Ire1α is more efficient in XBP1 mRNA splicing, while Ire1β prefers to cleave ribosomal RNA (Iwawaki et al., 2001; Nakamura et al., 2011; Imagawa et al., 2008). Pairwise sequence alignment did not reveal an obvious similarity signatures that would distinguish the Ire1 species performing for RIDD, that is, S. pombe Ire1 and Ire1β, from those engaged in mRNA splicing, that is, S. cerevisiae Ire1 and Ire1α (Figure 4—figure supplement 3A,B). On the substrate side, two Ire1β cleavage sites both located on rRNA, have been mapped to date. They share a common sequence of G|C at the cleavage site. Previous studies indicated that differences in Ire1α's and Ire1β's RNase domains lead to their functional distinction (Imagawa et al., 2008). We did not observed cleavage of rRNA by S. pombe Ire1 (Figure 1—figure supplement 1A,B); mammalian Ire1β’s activity to do so may therefore reflect a specialization that is not generalizable to all Ire1 RNases that perform RIDD. Therefore, modulating Ire1's RNase specificity to regulate its mode of action emerges as a general theme for different species, as well as for different tissues within the same species.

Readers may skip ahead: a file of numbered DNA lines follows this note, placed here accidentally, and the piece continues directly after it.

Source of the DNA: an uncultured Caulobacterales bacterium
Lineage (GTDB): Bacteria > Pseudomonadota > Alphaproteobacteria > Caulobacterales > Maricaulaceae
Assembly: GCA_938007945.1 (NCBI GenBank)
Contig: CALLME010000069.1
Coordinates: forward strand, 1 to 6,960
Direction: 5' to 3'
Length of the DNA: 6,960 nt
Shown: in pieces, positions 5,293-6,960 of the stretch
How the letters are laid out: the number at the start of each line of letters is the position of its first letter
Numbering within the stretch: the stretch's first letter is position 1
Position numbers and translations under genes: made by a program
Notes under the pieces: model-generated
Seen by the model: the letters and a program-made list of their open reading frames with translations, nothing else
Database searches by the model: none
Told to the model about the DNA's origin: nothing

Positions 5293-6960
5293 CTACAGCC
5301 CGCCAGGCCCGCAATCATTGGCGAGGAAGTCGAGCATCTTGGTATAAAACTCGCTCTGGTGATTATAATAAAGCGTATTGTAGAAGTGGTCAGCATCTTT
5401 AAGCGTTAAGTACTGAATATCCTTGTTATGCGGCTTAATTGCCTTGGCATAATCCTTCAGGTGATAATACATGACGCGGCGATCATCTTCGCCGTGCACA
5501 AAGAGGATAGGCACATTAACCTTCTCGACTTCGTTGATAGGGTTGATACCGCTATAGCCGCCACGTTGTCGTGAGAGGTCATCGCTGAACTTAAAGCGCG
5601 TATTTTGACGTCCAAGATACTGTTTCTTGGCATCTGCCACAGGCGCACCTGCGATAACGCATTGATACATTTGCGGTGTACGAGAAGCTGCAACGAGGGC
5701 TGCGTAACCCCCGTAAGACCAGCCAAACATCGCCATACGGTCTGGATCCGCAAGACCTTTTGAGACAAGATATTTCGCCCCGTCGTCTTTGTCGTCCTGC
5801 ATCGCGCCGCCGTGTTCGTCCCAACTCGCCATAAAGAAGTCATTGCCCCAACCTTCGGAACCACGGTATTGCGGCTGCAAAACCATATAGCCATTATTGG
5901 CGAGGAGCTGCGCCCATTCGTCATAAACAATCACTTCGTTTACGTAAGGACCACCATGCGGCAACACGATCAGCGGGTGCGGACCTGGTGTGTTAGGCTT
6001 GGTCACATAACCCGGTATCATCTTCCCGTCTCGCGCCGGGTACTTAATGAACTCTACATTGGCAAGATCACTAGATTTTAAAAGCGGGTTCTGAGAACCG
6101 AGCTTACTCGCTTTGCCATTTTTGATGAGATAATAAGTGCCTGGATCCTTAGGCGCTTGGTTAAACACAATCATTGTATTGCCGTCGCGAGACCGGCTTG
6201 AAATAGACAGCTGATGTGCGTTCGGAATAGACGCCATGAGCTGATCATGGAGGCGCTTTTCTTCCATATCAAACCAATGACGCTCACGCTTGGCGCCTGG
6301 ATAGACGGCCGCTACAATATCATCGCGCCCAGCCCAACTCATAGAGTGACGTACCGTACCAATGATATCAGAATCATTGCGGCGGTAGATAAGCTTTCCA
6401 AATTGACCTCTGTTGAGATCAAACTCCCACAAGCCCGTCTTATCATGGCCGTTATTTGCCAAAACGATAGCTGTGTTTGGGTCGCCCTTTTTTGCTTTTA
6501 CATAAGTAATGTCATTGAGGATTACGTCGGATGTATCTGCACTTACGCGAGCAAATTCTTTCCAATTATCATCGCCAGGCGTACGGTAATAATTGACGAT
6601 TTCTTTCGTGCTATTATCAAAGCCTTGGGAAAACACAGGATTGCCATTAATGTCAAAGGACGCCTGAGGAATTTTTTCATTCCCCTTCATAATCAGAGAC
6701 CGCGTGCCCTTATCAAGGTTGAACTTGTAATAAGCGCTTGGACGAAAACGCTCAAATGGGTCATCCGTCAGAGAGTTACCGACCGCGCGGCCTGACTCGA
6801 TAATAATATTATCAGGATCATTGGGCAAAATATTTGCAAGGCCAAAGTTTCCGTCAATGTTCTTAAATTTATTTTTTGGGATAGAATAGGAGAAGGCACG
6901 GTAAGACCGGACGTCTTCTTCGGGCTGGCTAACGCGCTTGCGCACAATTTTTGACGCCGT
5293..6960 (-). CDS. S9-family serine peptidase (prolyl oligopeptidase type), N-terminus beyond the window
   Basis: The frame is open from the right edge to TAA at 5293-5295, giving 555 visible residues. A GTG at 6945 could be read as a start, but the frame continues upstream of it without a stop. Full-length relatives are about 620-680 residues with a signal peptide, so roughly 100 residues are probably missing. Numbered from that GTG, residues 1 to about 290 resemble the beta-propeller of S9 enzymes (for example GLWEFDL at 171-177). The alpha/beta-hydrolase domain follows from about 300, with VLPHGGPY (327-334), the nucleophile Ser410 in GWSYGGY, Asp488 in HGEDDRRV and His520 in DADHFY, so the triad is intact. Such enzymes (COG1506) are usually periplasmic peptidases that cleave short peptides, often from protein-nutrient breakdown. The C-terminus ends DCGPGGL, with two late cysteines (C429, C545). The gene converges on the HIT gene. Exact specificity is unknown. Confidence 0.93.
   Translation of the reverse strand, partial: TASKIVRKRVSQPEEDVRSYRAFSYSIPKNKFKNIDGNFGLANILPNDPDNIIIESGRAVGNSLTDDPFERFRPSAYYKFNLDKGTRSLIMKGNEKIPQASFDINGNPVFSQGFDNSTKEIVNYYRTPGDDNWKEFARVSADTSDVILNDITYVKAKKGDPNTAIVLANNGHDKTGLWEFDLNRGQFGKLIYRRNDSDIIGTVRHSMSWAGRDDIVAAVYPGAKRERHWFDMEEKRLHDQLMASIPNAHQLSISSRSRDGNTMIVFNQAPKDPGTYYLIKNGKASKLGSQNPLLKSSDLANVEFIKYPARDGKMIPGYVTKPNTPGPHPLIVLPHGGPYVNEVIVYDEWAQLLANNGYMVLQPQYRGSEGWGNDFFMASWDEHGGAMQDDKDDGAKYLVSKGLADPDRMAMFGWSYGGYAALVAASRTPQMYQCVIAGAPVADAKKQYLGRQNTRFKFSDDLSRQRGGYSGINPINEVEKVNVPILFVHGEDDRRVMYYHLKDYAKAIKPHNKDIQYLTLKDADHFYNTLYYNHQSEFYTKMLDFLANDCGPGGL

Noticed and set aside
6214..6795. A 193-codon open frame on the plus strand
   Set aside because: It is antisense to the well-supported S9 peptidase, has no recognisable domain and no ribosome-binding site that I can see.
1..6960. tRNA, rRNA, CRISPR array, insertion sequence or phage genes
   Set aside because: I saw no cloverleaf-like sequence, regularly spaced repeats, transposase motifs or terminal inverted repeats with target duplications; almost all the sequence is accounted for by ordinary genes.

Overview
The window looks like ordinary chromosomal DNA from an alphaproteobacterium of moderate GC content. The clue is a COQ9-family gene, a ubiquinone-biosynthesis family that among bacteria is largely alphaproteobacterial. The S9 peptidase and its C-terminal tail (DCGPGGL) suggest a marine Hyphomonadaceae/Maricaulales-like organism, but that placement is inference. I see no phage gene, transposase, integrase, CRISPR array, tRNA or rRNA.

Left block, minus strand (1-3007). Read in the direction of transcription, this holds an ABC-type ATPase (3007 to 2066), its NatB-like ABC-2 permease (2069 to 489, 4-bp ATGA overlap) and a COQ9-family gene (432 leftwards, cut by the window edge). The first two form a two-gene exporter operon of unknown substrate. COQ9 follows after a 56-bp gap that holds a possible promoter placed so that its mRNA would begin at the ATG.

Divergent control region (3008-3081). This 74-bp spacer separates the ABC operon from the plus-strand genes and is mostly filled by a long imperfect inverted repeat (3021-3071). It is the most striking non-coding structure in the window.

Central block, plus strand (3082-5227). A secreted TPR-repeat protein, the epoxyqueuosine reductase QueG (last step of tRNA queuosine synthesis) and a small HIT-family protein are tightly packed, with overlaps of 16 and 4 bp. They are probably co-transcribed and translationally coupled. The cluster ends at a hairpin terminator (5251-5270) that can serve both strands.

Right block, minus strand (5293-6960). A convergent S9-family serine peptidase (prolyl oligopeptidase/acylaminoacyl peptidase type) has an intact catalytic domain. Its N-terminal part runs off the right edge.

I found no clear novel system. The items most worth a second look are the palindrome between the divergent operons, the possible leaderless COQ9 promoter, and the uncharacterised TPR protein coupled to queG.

In S. cerevisiae cells, apart from the HAC1 mRNA, other mRNAs contain the S. cerevisiae Ire1 cleavage motif, yet are not cleaved (Niwa et al., 2005). This is explained by spatial coordination. HAC1 mRNA is targeted to Ire1 upon stress, utilizing a specific signal in the HAC1 mRNA 3'UTR (Aragón et al., 2009), conferring exquisite specificity that renders HAC1 mRNA the sole substrate of the reaction. Although two other Ire1 substrate RNAs have been reported (Tam et al., 2014), we have not been able to reproduce this result. By contrast to the dedicated mRNA targeting in S. cerevisiae, S. pombe and mammalian cells target XBP1 mRNA and most RIDD substrates to the ER via the signal recognition particle (SRP) pathway (Hollien and Weissman, 2006; Hollien et al., 2009; Yanagitani et al., 2009; Yanagitani et al., 2011; Plumb et al., 2015). In this way, S. pombe and mammalian Ire1 efficiently sample through substrate RNAs at ER periphery, which they cleave more promiscuously. We presume that in our experimental set-up, the chimeric BIP1-mRNA containing the splicing cassette would highjack the SRP-mediated targeting route initiated by the BiP1 signal sequence, as we previously showed for other RIDD substrate mRNAs (Kimmig et al., 2012).